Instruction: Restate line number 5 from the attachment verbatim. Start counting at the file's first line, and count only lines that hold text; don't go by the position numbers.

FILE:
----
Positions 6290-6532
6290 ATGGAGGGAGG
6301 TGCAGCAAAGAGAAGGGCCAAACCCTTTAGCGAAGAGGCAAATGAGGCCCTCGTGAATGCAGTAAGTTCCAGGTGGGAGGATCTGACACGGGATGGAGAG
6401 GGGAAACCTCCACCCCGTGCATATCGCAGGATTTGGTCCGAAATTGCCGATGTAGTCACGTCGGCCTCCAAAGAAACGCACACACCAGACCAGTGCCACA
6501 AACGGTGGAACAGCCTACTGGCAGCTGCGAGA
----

6501 AACGGTGGAACAGCCTACTGGCAGCTGCGAGA